(Bloomberg) -- After long shying away from buybacks, Mercedes-Benz Group AG is now looking to reward investors more regularly as it tries to bolster its flagging valuation.

There’s potential for additional buybacks beyond the latest €3 billion ($3.2 billion) program if Mercedes can produce free cash flow like it has in the past years, Chief Executive Officer Ola Källenius said Thursday. The shares jumped the most since July 2022.

“Longer term, the policy that we have in place is an investor-friendly policy,” Källenius told Bloomberg Television. “We have their interest in mind going forward.”

Carmakers have returned more money to shareholders in recent months after benefiting from pent-up demand after years of supply-chain disruptions. General Motors, Ford and Stellantis spent a combined $22.7 billion buying back shares and paying dividends last year, while Renault last week proposed its biggest shareholder payout in five years.

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Mercedes hasn’t always been this generous, and in past years complained that its market valuation doesn’t match its position as a top maker of luxury cars. But late Wednesday, Mercedes announced plans to buy back as much as €3 billion in shares, starting immediately after the conclusion of an ongoing €4 billion program. When that repurchase was unveiled about a year ago, it was the company’s first in 15 years.

“Paying out continually higher cash flows is what investors and we have been asking for,” Bernstein analyst Daniel Roeska said in a note. “But in an ironic twist, it also signals that Mercedes does not see any incremental investment opportunities in its own business at this time.”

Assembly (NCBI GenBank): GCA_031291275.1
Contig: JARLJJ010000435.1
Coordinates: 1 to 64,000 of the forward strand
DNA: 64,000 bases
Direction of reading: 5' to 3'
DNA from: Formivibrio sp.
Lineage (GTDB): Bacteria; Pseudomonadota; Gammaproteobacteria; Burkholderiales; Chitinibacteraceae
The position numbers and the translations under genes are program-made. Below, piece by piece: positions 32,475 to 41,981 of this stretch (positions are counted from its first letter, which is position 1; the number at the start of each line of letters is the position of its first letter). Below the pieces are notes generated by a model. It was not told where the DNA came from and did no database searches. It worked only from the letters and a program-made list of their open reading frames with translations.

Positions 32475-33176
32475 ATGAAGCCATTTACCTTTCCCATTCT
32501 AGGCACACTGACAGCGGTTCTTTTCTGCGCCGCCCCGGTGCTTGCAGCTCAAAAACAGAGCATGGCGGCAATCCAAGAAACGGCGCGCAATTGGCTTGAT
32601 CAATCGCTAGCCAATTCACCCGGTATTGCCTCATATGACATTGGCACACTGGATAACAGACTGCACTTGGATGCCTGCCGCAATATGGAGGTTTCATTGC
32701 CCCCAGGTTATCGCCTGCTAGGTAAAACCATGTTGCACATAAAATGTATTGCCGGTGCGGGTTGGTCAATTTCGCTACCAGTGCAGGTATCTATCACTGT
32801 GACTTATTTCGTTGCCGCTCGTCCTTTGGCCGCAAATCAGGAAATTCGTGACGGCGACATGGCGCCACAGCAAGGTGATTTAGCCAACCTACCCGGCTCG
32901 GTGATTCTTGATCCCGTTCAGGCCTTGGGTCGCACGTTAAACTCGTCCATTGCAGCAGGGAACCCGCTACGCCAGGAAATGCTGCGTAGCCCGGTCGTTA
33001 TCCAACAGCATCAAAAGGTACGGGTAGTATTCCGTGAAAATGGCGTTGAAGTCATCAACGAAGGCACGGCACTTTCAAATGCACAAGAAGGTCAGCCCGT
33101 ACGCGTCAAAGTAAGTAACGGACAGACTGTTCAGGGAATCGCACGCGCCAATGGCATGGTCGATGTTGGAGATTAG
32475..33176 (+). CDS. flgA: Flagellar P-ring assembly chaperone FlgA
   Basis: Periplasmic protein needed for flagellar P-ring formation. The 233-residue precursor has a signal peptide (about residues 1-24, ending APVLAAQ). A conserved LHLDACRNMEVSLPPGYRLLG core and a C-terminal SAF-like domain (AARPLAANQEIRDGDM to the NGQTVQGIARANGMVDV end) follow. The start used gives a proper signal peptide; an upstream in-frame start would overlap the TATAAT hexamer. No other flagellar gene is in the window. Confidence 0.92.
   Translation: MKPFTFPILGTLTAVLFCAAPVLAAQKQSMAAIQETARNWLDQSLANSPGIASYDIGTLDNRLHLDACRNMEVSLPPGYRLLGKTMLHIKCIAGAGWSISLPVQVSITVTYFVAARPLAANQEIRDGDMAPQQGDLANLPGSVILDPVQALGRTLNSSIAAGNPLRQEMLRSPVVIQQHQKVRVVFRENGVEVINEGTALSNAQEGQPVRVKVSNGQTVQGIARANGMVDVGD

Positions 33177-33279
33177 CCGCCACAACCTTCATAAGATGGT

Mercedes gained as much as 6.1%, giving it a market valuation of around €76 billion. That’s only slightly above Ferrari NV, which sells a fraction of the cars Mercedes ships.

Mercedes also instituted a new buyback policy that is set to increase the frequency of repurchases. The company plans to use any free cash flow left after paying for the dividend and small-scale M&A for share purchases, it said Thursday.

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To stabilize cash flow, Mercedes may in the future sell shares in former subsidiary Daimler Truck AG, Chief Financial Officer Harald Wilhelm said during a call with reporters. There are no deliberations to do that now, he added. Mercedes owns about 30% of the truckmaker, which it spun off in 2021. It can’t sell any Daimler Truck shares until the end of this year due to a lock-up agreement.

While regular buybacks may please shareholders, they raise questions over future investments in strategic areas such as the costly transition to electric vehicles. Mercedes has had to contend with fiercer competition in its main market China and is still miles behind Tesla Inc. selling EVs.

“The buyback is no panacea for the battery-electric vehicle and other technology problems the sector is facing,” said Citi analyst Harald Hendrikse.

(Updates with potential Daimler Truck share sale in 9th paragraph.)

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